At the top of Logan Pass lies the Hidden Lake trail, a fairly easy walk of approximately 3.5 miles in circuit (wear closed-toed shoes, though, as the trail can cross snow fields depending on time of year). A Park Ranger in his ubiquitous flat-brimmed hat has a station set up at the trailhead with animal pelts for children to touch. He points out what appear to be scratches in the snow on a distant peak, saying that these are burrows of wolverines, animals that prefer temperatures well below 0. He tells us that with climate change, the habitat for this most elusive of Glacier’s inhabitants is rapidly shrinking, and with it the hope for the continued existence of this remarkable creature.
Ice fields like this may soon be a thing of the past
While glaciers may be in full retreat, Glacier National Park still offers some of the most majestic scenery anywhere. The Going to the Sun Highway bisects the park from West to East, and is considered by many to be one of the most beautiful roads ever constructed. The Park was created in 1910, and as the National Parks Service expanded in the 1920s under director Stephen Mather and roads constructed, this incredible feat of engineering was completed in 1929 after thirteen years of work. It was built in such a way as to not impede the views, or ruin any of the mountainous vistas it gracefully circles. A free shuttle system today guides visitors throughout the entire length of the highway, requiring a couple of transfers. It is a much better way to experience the road than driving oneself, as steep drops and stunning views combine for treacherous maneuvering, and parking at Logan Pass and the other sights is limited.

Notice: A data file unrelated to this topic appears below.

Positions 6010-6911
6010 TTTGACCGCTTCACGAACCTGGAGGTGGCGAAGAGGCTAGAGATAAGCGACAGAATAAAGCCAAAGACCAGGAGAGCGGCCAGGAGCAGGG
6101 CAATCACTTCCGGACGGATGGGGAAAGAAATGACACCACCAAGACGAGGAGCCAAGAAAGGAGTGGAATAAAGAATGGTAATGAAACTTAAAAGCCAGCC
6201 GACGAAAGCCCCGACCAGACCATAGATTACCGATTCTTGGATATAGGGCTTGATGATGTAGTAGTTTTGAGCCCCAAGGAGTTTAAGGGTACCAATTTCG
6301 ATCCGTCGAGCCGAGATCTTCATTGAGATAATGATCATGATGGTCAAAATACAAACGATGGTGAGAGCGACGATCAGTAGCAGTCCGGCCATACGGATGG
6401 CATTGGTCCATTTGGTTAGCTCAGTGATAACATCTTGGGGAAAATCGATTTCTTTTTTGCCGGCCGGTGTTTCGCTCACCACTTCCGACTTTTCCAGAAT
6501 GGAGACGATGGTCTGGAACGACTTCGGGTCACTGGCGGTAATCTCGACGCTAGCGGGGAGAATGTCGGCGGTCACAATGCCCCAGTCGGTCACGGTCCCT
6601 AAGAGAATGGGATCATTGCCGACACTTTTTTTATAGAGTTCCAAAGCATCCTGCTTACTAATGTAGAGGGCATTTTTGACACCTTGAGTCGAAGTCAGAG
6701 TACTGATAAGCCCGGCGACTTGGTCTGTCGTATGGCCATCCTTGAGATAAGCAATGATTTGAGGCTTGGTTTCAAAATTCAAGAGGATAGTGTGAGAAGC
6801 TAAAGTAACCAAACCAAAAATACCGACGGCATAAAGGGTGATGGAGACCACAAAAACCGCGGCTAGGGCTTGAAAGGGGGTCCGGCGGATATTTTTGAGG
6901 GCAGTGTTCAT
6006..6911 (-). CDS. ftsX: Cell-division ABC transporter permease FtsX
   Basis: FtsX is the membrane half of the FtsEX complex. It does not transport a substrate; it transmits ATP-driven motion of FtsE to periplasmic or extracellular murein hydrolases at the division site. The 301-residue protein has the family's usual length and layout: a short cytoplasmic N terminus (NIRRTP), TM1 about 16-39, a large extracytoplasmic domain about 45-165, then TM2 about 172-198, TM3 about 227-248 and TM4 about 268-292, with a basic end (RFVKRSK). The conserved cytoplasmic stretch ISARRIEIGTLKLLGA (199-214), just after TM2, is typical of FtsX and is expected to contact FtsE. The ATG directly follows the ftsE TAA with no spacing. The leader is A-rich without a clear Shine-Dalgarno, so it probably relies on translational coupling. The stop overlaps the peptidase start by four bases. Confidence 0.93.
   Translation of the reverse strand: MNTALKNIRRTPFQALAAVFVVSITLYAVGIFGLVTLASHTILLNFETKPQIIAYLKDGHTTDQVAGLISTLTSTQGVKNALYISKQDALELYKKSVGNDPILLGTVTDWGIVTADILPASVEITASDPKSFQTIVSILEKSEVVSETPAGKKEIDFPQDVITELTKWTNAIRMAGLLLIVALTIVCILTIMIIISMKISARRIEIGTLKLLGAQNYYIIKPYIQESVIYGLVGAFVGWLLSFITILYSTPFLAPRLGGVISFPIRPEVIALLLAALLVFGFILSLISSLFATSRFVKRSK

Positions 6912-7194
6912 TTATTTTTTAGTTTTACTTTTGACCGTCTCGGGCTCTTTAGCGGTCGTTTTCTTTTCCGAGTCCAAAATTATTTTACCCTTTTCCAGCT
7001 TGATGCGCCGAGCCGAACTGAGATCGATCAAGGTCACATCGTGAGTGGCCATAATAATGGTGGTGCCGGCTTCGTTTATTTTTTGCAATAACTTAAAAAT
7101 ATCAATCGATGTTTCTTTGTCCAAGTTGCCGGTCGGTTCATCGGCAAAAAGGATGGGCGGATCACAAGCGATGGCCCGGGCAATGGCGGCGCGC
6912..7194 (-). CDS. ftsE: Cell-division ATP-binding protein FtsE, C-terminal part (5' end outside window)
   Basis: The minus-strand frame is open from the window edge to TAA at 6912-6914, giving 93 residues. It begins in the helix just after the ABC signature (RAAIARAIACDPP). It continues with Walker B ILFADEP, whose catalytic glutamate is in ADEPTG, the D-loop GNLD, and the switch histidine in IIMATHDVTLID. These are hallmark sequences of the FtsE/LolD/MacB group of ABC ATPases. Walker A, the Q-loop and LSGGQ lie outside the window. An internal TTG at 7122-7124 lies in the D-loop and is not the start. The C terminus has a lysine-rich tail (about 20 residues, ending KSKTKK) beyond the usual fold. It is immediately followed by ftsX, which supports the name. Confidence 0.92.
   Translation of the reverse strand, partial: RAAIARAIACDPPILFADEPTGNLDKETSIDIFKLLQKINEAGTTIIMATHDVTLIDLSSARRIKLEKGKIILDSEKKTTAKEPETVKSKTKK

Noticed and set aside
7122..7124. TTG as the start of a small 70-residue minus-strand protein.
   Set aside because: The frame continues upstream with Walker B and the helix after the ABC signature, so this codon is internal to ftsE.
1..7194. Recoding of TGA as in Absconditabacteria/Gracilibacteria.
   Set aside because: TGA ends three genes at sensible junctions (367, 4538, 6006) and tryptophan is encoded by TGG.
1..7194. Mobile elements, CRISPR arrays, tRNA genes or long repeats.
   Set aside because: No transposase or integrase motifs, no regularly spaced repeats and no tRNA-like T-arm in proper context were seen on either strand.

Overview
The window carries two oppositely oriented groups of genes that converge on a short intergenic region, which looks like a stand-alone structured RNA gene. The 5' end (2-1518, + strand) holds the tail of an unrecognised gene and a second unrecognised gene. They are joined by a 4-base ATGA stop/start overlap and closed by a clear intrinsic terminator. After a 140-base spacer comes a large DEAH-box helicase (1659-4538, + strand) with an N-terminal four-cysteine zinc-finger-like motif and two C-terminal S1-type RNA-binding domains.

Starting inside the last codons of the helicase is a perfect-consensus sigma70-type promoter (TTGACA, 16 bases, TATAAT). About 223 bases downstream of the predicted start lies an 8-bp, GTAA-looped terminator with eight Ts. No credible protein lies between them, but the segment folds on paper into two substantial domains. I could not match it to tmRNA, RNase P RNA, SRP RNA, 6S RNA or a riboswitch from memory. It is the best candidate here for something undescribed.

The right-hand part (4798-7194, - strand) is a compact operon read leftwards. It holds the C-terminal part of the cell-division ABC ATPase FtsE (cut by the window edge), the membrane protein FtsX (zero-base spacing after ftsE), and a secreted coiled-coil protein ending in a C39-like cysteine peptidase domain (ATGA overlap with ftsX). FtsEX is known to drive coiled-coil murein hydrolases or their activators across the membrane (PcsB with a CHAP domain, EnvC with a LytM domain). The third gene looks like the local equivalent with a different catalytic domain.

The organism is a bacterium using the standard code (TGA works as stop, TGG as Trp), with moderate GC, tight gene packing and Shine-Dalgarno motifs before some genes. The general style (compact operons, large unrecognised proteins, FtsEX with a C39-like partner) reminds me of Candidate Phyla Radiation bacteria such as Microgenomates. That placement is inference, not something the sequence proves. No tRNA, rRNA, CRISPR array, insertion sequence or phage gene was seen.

The views along the Going to the Sun Highway as it works its way up the mountains. This is at the bottom of the valley.
Opportunities for hiking are everywhere and for all ability levels. However, everyone should always stay on marked trails. Alpine flowers are fragile, and shouldn’t be trampled on. Furthermore, if you are planning on taking a longer, less populated hike, read up on what to do or not to do if encountering a grizzly bear. While mountain goats can be observed from only a few feet away (though don’t approach them), bears should give you a bit more cause for caution.
Cute and right by the path!
This mountain nirvana is not all that easy to reach. The nearest airport accommodating large aircraft is Spokane, Washington, about four hours’ drive west. Smaller places will land in Kalispell, roughly 45 minutes outside of the Park (and where you will likely be staying, unless you have the foresight and money for a room at the incredible Lake McDonald Lodge).
Lake McDonald Lodge.
Glacier National Park is truly a wonder. The mountains, meadows, and lakes meld together to form some of the most breathtaking scenery in existence. From the moment your shuttle begins to climb the elevations, and the sun glistens off the snow-capped peaks, sparkling off the river in the valley below, you will find yourself transfixed, waiting with bated breath to see what each curve of the road brings, always excited and never disappointed. The rocks and crags of the Crown of the Continent will remind you that we are but short-lived creatures walking this Earth, and in that smallness to truly understand what greatness may be.
The photos below were taken by my father, Arthur Berg, on a prior trip to Glacier. They are significantly better than mine are.